The annual fee covers accidental damage, theft and fire. Minor accidental damage includes liquid spills or any other unintentional event. If a student’s Chromebook is stolen, a police report must be filed. The $20 will not cover dishonest, fraudulent, intentional, negligent, or criminal acts. The student, parent or guardian will be responsible for paying the full amount of the Chromebook. Furthermore, students will not be granted a new charger if it is lost, damaged or stolen. The Carlstadt-East Rutherford Regional High School District is not liable for the loss, damage or costs arising from the unauthorized use of the school issued device.
Moving on, Dr. Sforza is taking a ‘no pressure’ approach with the faculty. He wanted to give teachers the benefits of technology though, so he hosted a professional session in September 2016 and February 2017 by inviting Google employees to show them the benefits of G Suite, Google Docs, Slides, Sheets, Hangouts, Forms and Vault. With that said, teachers were also given the opportunity to visit school districts such as Emerson and Waldwick to see the benefits of daily Chromebook use.
“Becton is home to teachers who are innovative and love new challenges and ideas. Most teachers have embraced the new technology, and that motivates me as a principal. We started a Google Team last school year that encompassed Becton educators. They traveled to several districts and returned with wonderful feedback,” said Dr. Sforza.
As for monitoring the use of technology in the classroom, the school has partnered with a company that allows the computers to have certain filtering throughout the school day. In addition, every single teacher has access to see what activities students are performing while online. When home, an alert can be sent if students log on to inappropriate websites, so it is suggested that students keep anything that they do not want anyone to see on their personal computer.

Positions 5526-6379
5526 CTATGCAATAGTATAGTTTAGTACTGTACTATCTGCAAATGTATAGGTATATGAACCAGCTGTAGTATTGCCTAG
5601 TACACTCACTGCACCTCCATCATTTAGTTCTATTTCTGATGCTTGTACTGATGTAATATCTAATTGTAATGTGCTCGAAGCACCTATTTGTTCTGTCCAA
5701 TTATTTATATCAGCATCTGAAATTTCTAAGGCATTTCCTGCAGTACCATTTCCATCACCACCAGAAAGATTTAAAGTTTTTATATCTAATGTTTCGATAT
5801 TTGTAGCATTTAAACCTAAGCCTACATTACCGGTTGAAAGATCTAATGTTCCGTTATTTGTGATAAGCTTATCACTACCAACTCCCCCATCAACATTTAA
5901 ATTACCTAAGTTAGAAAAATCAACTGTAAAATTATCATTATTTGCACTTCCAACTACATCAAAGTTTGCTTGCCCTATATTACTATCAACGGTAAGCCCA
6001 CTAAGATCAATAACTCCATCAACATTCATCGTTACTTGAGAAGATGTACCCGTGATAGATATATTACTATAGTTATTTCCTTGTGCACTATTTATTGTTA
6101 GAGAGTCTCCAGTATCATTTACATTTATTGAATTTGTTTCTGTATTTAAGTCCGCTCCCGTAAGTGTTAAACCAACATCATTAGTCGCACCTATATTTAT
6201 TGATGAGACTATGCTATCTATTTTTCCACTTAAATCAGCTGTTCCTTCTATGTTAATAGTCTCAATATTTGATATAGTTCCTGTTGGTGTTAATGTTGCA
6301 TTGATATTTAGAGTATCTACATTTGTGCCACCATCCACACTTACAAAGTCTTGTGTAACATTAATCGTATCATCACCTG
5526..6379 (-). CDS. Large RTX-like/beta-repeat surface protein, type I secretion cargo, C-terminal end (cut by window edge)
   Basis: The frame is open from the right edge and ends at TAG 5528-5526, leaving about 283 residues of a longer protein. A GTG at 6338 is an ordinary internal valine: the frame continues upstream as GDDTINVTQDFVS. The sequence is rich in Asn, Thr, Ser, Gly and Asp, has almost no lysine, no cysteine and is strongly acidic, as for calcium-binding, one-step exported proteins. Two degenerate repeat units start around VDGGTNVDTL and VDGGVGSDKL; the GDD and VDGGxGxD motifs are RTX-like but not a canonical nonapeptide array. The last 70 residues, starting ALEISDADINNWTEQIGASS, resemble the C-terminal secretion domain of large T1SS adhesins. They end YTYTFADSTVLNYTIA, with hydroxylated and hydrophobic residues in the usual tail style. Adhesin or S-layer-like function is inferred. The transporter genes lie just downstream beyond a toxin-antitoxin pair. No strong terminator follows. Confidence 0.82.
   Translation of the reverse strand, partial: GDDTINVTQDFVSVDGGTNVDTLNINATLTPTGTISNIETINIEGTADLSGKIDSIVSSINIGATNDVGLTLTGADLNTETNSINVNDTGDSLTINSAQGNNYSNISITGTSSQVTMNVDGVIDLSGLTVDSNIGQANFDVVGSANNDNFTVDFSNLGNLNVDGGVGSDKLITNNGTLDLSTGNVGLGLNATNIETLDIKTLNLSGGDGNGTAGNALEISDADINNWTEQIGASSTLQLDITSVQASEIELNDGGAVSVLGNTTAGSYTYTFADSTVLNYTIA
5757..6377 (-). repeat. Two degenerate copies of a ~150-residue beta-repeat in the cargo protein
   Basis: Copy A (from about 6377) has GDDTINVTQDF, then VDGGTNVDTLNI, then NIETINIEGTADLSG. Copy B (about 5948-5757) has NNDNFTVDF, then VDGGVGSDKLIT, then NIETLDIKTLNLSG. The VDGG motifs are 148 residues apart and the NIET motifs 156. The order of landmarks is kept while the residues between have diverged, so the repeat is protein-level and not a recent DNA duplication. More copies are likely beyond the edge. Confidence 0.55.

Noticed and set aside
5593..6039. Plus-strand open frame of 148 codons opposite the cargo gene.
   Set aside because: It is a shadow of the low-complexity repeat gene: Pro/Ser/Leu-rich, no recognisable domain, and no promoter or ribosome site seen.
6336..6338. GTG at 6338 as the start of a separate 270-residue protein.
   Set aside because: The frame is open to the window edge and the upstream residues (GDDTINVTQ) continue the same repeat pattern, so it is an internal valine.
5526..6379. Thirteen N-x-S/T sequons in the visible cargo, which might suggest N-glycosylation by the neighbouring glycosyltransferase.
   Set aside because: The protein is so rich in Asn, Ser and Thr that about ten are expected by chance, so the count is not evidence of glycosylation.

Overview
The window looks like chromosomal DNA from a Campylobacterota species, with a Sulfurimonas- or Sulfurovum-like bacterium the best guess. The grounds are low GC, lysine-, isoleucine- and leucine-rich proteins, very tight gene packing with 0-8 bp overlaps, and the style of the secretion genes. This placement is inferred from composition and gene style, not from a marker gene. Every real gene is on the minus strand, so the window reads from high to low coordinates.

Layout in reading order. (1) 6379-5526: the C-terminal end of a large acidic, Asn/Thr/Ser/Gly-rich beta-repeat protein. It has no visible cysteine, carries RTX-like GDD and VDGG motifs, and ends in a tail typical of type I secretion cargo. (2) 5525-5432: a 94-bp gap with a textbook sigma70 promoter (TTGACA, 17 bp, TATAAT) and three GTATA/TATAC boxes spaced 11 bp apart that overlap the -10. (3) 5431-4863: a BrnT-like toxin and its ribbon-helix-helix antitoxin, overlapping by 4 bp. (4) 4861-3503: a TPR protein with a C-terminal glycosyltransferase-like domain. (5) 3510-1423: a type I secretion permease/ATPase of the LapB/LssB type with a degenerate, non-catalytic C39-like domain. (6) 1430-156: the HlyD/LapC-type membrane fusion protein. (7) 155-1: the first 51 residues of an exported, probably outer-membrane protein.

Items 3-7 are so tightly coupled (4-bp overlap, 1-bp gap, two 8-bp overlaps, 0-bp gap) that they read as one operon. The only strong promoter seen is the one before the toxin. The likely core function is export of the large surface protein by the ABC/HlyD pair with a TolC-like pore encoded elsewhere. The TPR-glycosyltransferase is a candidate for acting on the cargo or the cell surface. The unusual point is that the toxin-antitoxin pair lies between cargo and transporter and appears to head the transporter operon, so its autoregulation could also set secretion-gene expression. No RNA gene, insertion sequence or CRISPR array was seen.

“If you’re watching ‘Finding Dory’ that is not going to raise a red flag. Students just need to be careful with downloading games and programs that are not allowed on the computer. If you have your own Netflix and your parents allow you to watch a cartoon after you complete all your homework, it is not going to raise any flags,” the Becton principal joked.
“It takes a lot of work to start a new education initiative, especially one as complicated as giving an expensive device to every single student. It also takes a lot of support from teachers, parents and the Board of Education. We were able to convince stakeholders of the importance of having this type of technology in every student’s hands and in every classroom, and in turn, have been able to allocate funds to support this innovative District and Board of Education goal,” he said.
Since a variety of laptop options are available, the Becton Board of Education took functionality, size, the ability to integrate with Google products, durability, battery life, and most importantly, price into consideration. They compared and contrasted numerous different devices and researched schools and what device they have chosen. That ultimately led to the decision to purchase the Dell Chromebook 13 1730 Notebook.
Dr. Sforza went on to mention that some schools in New Jersey are nearing close to or are over a century old, and since then, students have been handed a textbook for each class. “Today, technology is allowing us to hand them a device that is half the weight of a textbook and contains more information than any one textbook can hold. We do not know how far technology is going to go in the next four to eight years. We are currently preparing students for occupations that may not even exist, so it is more important to help them build, with the assistance of technology, skills they can transfer to any future job or career,” he said.
“As much as we are embracing technology and innovation in our high school, we know that no amount of technology will replace excellent teaching but only continue to enhance it,” he noted.